A monthly electronic newsletter summarizing Minnesota's climate conditions and the resulting impact on water resources. Distributed on the first Thursday of the month.
State Climatology Office - DNR Division of Ecological and Water Resources, St. Paul
distributed: December 4, 2014
What happened in November 2014:
- November precipitation totals were below-normal across both the northern one-third and the southern one-third of Minnesota. In those areas, monthly precipitation totals fell short of historical averages by one-half inch to one inch. Most locations in the central one-third of Minnesota reported near-average monthly precipitation totals.
[see: November 2014 Precipitation Map | November 2014 Precipitation Departure Map | November 2014 Climate Summary Table]
- There were two notable precipitation events during the month of November. A significant winter storm dropped a band of heavy snow across central Minnesota on November 10, impacting travel. Snowfall totals in excess of 10 inches were reported. On November 26, the Wednesday before Thanksgiving, much of the southern one-third of Minnesota received four to eight inches of fluffy snow.
- Average monthly temperatures for November in Minnesota were well below historical averages, ranging from six to ten degrees below normal. Numerous records for all-time minimum high daily temperatures were set during the month. Extremes for November ranged from a high of 60 degrees F at a number of locales on the 2nd, to a low of -25 degrees F at Camp Norris (Lake of the Woods County) on the 27th.
Where we stand now:
- Snow depths across Minnesota vary from zero to eight inches. Little or no snow cover is on the ground in southwest Minnesota. Whereas, some areas of south central, west central, and northeast Minnesota report six to eight inches of snow depth in early December.
- The U. S. Drought Monitor, released on December 4, indicated that Abnormally Dry conditions exist over large sections of Minnesota, the result of a dry late summer and autumn. A small area of west central Minnesota is placed in the Moderate Drought category. The Drought Monitor index is a blend of science and subjectivity where drought categories (Moderate, Severe, etc.) are based on several indicators.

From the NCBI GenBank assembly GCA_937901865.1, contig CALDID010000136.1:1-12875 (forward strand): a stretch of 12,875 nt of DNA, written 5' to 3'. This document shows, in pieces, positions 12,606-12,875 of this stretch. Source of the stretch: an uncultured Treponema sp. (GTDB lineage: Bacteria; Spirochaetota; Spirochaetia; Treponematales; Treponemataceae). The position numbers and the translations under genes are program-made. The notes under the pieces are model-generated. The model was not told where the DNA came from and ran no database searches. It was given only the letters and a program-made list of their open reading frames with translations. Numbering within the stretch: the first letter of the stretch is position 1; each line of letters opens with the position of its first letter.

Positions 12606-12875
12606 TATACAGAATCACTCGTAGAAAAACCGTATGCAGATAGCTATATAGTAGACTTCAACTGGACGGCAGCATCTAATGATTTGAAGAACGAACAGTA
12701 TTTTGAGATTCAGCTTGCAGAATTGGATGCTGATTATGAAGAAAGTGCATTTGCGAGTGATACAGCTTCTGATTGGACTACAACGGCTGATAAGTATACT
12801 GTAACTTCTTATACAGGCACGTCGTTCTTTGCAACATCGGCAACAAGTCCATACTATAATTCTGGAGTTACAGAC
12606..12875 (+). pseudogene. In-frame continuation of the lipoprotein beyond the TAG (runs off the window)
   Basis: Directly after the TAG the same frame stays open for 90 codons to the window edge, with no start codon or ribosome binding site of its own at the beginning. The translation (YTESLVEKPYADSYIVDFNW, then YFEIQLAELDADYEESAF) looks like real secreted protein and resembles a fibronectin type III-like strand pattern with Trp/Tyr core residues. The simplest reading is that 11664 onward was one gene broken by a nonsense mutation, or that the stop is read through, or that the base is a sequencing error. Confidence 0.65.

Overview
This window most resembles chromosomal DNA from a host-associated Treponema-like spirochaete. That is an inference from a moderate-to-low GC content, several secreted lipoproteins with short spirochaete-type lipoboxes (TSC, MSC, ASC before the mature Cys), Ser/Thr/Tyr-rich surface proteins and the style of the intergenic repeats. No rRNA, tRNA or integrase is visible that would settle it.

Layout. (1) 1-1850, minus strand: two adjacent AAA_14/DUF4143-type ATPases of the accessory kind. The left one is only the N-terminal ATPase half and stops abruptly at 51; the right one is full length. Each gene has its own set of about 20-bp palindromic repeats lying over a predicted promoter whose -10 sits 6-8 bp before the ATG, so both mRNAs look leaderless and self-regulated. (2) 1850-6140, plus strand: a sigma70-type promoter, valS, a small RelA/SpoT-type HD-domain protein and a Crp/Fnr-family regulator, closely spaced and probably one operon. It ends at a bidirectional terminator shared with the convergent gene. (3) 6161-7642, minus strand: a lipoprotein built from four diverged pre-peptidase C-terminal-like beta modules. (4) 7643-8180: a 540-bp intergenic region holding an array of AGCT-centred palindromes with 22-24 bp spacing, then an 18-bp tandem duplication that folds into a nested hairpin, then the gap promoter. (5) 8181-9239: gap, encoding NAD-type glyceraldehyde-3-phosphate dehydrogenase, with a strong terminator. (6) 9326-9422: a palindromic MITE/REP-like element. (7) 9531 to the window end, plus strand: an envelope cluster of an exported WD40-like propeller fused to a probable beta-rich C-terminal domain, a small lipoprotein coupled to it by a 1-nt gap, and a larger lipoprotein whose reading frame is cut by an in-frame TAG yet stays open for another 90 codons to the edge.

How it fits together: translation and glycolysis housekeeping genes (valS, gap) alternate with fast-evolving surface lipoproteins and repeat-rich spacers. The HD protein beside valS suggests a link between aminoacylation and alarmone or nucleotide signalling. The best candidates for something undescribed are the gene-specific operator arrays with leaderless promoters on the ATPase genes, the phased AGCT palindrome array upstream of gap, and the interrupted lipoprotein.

- The U.S. Geological Survey reports that stream discharge values, where winter monitoring is possible, are below the historical median for the date in northeast Minnesota, and near the historical median in other Minnesota basins.
- In their final report of the season (November 24), the Minnesota Agricultural Statistics Service reported that topsoil moisture across 20 percent of Minnesota's landscape is described as Short or Very Short.
- Soil frost depth under sod ranges from six to sixteen inches at Minnesota observing locations.
- Minnesota lakes and rivers are ice covered. Lake and river ice is never completely safe. Caution is always advised when venturing onto the ice.
- The December precipitation outlook offers equal chances of below-normal, near-normal, or above-normal conditions in all Minnesota counties. December precipitation normals range from around one-half inch in western Minnesota to over one and one-quarter inches in eastern sections of the state. The historical median snow cover at the end of December ranges from under five inches in southwest counties, to over 10 inches on the ground in northeast Minnesota (20 inches in the Lake Superior highlands).
- The December temperature outlook tilts towards above-normal conditions throughout Minnesota. Normal December high temperatures are in the mid-20s to near 30 to start the month, dropping to the mid-teens to near 20 by month's end. Normal lows are around 10 degrees early in the month, falling to the mid-single digits above and below zero by late December.
- The 90-day precipitation outlook for December through February offers equal chances of below-normal, near-normal, or above-normal conditions in nearly all Minnesota counties. The December through February temperature projection also depicts equal chances of below-normal, near-normal, or above-normal conditions.
- The National Weather Service produces long-range probabilistic river stage and discharge outlooks for the Red River, Minnesota River, and Mississippi River basins. These products address both high flow and low flow probabilities.
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Greg Spoden, DNR Climatologist